Melissa Scott’s 2023 Fallen is the second book in her Firstborn, Lastborn space opera series. It shares no characters with the first book, Finders, and is set in a different period. More on that second detail later.
The invention of nigh-godlike AIs provided the Ancestors with everything they could have wanted… until they found themselves at war with the AIs. Civilization collapsed. Centuries later, civilization has recovered, although at a lower tech level than the Ancestors enjoyed.
Luckily for the revived civilization, space is littered with Ancestor relics. A few of these relics aren’t existential threats.
Nic en Doroney was indentured to the Novilis family. The deal was that in exchange for sharing the nanites in her blood  with Rejane Novilis, the family would pay for Nic’s education. Having no need for Nic once they sampled her precious blood, the Novilises reneged on the deal. Nic still managed to make her own way in the world. Now she owns and operates the tramp starship Beljaeger.
The AIs were vanquished by exiling them to the possible, the realm through which conventional FTL starships pass. This has the same benefits for interstellar trade as stocking the oceans with kraken would have for oceanic trade. Every trip brings with it a chance of encountering an AI still angry over exile.
Nic possesses several assets that enable the Beljaeger to traverse the possible with less risk. One is an ancient artifact that allows her to communicate with AIs. Each trip, Nic makes a new deal with an AI she knows as Beast. Thus far, Beast has not turned on her.
Rejane Novilis approaches Nic with a proposition. The Starwell is an enigmatic structure on Valenguar. Rejane would like Nic (and her artifact) to tour the Starwell, as part of a project to determine the Starwell’s purpose and perhaps reactivate it. Despite the previous Novilis track record, Nic agrees.
Results are mixed. The Starwell reactivates. However, this provides an opportunity for a political faction, the Newfounders, to stage a coup that Rejane and Nic barely manage to escape. There is a plus side: the couple rediscovers their mutual attraction.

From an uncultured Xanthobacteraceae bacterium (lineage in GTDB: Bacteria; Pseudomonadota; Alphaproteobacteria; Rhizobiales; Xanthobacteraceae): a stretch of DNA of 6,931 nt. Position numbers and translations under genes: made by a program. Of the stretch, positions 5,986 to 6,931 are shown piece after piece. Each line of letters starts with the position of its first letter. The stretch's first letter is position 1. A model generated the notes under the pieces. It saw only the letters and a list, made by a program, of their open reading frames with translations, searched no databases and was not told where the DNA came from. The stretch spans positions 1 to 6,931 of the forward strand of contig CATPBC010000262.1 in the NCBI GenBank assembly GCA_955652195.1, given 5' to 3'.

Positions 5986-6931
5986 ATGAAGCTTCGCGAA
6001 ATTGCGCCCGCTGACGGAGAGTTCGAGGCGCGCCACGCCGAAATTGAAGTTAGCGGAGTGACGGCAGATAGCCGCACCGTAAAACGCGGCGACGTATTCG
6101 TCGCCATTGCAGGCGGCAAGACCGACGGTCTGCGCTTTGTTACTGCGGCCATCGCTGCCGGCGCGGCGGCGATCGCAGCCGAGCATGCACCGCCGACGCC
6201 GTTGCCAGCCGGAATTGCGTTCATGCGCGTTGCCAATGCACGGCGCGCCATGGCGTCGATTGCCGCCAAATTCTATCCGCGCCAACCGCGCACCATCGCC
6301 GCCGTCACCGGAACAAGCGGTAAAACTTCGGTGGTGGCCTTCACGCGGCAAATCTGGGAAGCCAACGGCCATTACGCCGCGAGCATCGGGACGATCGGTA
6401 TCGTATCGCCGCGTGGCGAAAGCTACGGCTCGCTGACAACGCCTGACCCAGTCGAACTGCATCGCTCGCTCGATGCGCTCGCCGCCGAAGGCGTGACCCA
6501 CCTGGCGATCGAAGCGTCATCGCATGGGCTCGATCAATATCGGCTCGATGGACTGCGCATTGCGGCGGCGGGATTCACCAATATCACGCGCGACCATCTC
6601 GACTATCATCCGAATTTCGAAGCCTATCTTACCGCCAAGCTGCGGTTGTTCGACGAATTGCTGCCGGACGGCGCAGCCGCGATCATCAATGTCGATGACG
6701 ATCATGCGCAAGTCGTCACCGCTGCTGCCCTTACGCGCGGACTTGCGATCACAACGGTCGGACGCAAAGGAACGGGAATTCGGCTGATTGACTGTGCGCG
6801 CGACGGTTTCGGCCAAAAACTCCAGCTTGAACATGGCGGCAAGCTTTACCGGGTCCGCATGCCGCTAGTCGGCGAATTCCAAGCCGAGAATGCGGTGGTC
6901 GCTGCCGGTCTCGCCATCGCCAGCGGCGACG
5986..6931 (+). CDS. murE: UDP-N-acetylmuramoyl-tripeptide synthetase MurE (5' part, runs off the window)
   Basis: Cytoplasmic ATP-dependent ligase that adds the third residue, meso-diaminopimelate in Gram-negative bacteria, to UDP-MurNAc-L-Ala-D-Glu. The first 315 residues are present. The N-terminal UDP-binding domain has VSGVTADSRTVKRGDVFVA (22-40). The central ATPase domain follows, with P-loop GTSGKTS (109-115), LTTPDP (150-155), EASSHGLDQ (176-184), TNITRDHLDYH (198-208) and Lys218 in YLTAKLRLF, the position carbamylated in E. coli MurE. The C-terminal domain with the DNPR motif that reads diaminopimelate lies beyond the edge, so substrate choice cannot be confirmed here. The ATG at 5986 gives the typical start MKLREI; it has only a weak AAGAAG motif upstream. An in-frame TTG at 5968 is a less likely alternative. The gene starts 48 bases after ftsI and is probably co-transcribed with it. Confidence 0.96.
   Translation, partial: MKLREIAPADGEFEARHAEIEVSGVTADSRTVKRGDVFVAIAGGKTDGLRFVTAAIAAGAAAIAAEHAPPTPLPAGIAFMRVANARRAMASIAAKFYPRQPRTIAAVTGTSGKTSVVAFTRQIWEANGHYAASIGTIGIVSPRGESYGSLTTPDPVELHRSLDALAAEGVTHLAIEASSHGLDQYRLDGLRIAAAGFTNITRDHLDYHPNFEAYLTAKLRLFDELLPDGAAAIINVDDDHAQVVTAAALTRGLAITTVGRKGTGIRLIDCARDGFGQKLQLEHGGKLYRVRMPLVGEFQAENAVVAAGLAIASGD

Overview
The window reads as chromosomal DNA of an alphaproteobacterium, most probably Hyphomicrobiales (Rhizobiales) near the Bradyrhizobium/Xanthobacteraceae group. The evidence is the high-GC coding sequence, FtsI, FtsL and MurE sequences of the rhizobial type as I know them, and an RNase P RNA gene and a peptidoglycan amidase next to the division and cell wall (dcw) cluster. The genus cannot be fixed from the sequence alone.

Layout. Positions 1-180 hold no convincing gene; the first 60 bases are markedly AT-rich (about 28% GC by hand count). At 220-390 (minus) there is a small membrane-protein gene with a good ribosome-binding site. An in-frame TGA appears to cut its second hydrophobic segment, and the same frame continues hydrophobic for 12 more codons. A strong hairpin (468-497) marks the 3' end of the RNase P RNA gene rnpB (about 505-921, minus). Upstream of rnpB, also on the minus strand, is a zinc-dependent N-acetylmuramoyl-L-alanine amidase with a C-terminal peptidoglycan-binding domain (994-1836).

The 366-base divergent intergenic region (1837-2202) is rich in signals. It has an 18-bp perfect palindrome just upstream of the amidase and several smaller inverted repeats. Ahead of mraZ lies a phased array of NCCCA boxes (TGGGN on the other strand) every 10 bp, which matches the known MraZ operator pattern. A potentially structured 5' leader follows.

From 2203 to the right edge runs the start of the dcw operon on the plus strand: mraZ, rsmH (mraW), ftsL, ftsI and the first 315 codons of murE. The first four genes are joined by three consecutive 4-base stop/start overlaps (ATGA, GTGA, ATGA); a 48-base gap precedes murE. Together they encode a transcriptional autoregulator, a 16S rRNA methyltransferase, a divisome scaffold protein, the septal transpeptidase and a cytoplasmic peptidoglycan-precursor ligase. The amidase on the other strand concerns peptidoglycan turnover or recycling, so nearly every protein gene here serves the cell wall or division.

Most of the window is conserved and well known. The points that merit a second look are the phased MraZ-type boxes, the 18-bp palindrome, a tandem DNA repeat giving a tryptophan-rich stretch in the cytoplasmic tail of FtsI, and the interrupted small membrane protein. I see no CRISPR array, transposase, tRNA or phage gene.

On to the next daring project! The orbital city of Callambhal Above is without power and its orbit is slowly decaying. It had been powered by an AI, but the AI fled during the late conflict. At some point orbital decay will accelerate and the city will crash into the planet below. Rejane has a bold plan to rekindle the power source, one in which Nic will play a central role.
Perhaps the pair will save the city of Nic’s birth! Or perhaps they are dabbling in things with which humans should not dabble, and are dooming everyone.
This is a space opera, so satellites fall out of orbit if they don’t have ongoing power, AIs seem to be more like gods than software, and it’s best not to try to apply orthodox orbital dynamics to the behavior of spaceships in this setting.
While this is billed as the second book in the series, various details such as the timeline Scott provides at the beginning of Fallen make it clear — unless I am misreading the timeline — that this book is set centuries and at least one dark age before Finders. Readers familiar with the history referenced in Finders will therefore be aware that it is entirely possible that our bold researchers might inadvertently snuff out civilization’s light because at some point in their future, someone will do just that.
Worries about the future fuel the disagreement between the Successors (the faction to which Nic and Rejane belong) and the Newfounders. The Successors focus on reclaiming lost Ancestral technology despite the risk that this will somehow allow the AIs to emerge from exile and take bloody revenge. The Newfounders want to create an entirely new technological base. The catch is that there is no assurance that this is possible.
Given their taste for coups and murder, the Newfounders come off as antagonists… but readers know that someone is going to destroy civilization later and may decide that the Newfounders have a very good point.
Given that I knew disaster was coming at some point between this novel and Finders, I couldn’t help wondering if Nic and Rejane were hubristic idiots. Even so, Scott does a good enough job with her characters that I cared about their fates. I’d rate this book as a good time pass.
1: Nic is carrying a nanite burden. Which may be an apt term for the trouble it makes for her.